[Editorial taken from Ed#6 Trail Run Mag OUT NOW]
Define trail running.
Box it in.
Put labels on it.
Do you need a mountain? How much single track? Does there have to be a trail? What about deserts? Is multi day included? Or eliminated because you ran through a village in Nepal?
Then, once you have squished your notion of trail running through a mincer of coloured ideology, package it, label it, hell, write the ingredients on the outside. Ah, now you have a product, all nice and controlled. Defined. Rigid. Now you can create rules around that. Guidelines, do’s and do nots.
Better yet, you can vote for people to ensure that their idea of trail running doesn’t step outside those bounds. To tell you: ‘Hey, easy, that’s not quite trail running what you’re doing there. Oh, and have you paid your membership yet? No? Not sure you are really a trail runner then.”
“And you sir, your event…have you got our approval of it? Does it abide by our regulations? That’ll be a grand for us to assess by the way. No? Well, then I’m not sure you can legally use that word ‘trail’ in conjunction with the word ‘run’ to openly discuss your ‘event’.
“We own that word pairing don’t you know? You need our permission to use it. We’re working on technology right now to police even your thoughts. So don’t even think about thinking you know what trail running is. Only we do.”
Yes, the angry trail runner (remember him from edition #1?) rears his head, prompted by news of the pompous-sounding International Conference of Trail Running. If I could afford that flight to Italy I may well have gone. But then I would have seen the stale stuffy lecture theatre they were discussing all matters trail in – readying the mincer if you will – and I likely would have gone trail running instead. Courmayeur must have some cracker trails, surely? (Wouldn’t that be a regulation requirement for any city hosting a trail run conference?)
Of course, I go off the deep end: the conference is all about the specific sport of trail running and how it should be managed as it moves from amateur and fringe to professional and, let’s swallow it, mainstream. Nearly.
One proposed definition as reported was: “A pedestrian sport with a ranking point open to all taking place mainly in the countryside without the use of technical equipment such as Alpine gear over a distance at least 20kms with a maximum of no more than 30 % tarred road.”
Now the pragmatist in me recognises that there needs to be some structure if the trail running community wants to advance the ‘sport’. But that definition is bollocks.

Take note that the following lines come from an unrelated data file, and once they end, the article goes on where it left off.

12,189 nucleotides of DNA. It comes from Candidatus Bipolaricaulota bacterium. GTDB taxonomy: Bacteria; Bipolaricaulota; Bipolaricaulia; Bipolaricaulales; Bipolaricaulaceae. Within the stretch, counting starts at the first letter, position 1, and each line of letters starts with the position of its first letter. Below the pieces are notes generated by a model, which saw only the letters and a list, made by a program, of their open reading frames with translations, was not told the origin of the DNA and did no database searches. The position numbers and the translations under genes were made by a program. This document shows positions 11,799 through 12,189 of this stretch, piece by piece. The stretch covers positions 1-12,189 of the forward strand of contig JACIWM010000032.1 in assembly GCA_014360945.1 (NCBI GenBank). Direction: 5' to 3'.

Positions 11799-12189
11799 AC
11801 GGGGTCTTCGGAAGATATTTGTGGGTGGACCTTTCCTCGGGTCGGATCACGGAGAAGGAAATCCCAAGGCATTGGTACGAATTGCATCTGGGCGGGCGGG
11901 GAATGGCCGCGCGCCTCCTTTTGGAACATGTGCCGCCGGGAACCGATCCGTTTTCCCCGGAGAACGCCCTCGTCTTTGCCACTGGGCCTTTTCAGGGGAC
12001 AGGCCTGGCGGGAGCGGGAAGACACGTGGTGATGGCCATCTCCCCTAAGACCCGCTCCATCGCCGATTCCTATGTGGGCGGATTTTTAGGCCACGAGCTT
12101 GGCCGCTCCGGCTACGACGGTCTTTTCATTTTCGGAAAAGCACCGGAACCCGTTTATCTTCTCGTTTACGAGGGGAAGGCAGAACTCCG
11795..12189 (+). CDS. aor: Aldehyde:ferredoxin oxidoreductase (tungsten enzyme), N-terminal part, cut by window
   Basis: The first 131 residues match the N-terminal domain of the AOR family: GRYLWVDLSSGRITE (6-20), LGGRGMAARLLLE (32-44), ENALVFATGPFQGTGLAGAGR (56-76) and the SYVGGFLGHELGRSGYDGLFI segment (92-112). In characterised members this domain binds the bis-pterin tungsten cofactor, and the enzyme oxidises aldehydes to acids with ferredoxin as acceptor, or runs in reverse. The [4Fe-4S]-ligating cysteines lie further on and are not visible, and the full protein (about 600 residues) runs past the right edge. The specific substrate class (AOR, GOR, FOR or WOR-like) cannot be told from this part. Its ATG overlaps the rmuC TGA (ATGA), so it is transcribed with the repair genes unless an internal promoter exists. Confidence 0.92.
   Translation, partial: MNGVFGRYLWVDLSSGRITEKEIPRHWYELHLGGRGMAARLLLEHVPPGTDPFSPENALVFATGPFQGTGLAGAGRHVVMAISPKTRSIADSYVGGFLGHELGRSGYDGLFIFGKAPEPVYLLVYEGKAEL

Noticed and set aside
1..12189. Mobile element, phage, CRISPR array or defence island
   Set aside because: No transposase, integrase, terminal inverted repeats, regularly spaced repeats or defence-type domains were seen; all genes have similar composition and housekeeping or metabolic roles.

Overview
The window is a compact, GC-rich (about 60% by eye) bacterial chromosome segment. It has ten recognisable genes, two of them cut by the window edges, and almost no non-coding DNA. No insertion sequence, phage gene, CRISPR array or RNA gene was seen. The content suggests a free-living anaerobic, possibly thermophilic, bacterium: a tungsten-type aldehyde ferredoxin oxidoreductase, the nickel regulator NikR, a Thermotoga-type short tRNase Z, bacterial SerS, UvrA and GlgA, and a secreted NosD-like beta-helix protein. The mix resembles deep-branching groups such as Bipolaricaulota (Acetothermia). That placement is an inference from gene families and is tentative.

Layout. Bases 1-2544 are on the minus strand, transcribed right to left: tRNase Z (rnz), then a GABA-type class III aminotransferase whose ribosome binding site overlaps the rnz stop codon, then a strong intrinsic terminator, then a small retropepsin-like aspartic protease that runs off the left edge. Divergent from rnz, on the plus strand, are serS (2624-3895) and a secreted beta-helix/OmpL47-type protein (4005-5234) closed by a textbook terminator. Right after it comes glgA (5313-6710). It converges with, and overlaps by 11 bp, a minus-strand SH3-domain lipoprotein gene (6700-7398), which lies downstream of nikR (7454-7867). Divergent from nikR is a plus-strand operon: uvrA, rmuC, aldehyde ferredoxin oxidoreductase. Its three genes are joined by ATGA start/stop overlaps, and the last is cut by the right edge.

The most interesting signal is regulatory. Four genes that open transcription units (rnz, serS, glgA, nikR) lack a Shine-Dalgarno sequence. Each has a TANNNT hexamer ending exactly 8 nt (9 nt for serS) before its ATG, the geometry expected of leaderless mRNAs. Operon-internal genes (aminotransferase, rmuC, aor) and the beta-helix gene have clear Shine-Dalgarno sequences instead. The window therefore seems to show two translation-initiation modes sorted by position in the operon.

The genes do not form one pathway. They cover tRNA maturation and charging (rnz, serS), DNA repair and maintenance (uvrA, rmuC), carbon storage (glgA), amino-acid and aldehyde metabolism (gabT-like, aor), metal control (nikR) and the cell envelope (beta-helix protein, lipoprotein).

As Ultra 168’s Marcus Werner, who was at the conference, questioned at the time: “No vertical kms or short mountain sprints included in trail running?”
And there are many more omissions.
We run trail for varied reasons. Competitive types to win. And compare themselves against things: others, times, their past glories. And the key to scientific comparison is control. Standards to measure against. And when you bound out of those – hello Kilian’s Skyrun in the States, watch shortcutting those switchbacks, mate, tut tut – you get tripped up by the powers that be.
And I recognise the fact: even the hippiest of trailites wants to know who’s the best. And why. And there must be lines in the sand/dirt for that to be judged in any fair measure.
So I guess I’m not railing against the idea of a conference or putting some shape to the sport we love, I’m just saying, don’t put fences around the ideology of it. Don’t splinter the trail running community the way the paddling community is divided: you ever seen a bar room discussion between a sea kayaker and a white water kayaker? It degenerates into ‘you’re not a real f’ing paddler’ pretty quickly.
I’m sorry, they both have paddles in their hands and they both float on water in pumped up bathtubs. Ergo: paddlers.
And so, you step off a road, into the wilderness, singletrack, double track…whatever, you are a trail runner. If there is some form of raw earth underneath, you are a trail runner.
The rest is personal. It can be competitive. It can be spiritual. It can be for body or for mind. Whatever it is, trail running is yours. And mine. It’s not for administrators in lounge jackets pontificating on committees to determine.
As Matt Ward posted on Ultra168’s live online debate: “No one owns trail running, it is what it is and no body or council is able to define its path, this is 2012, not 1990. Of course there may be a Council which will be good in a way for guidance for race organisers and the like, but that will not stop hundreds and thousands of people just going out there and, basically, trail running.”
And from a man I like to call ‘Grasshopper’ posted recently on FB:
“When I hit the trail in the mountains, my body is in tune, humbled and content…When all else would assume exhaustion, pain and hardship – I find my body singing…like a lullaby to my baby…”
There’s a definition of trail running if ever there was one right there.
I say: Matt Cooper for President of the Committee for Trail Running World Domination.
The Anti-Establishment Trail Runner.
Chris Ord, AU Editor, Trail Run Mag
REMEMBER: EDITION #6 of Trail Run Mag is OUT! Available to download FREE HERE. 114 pages of dirty goodness.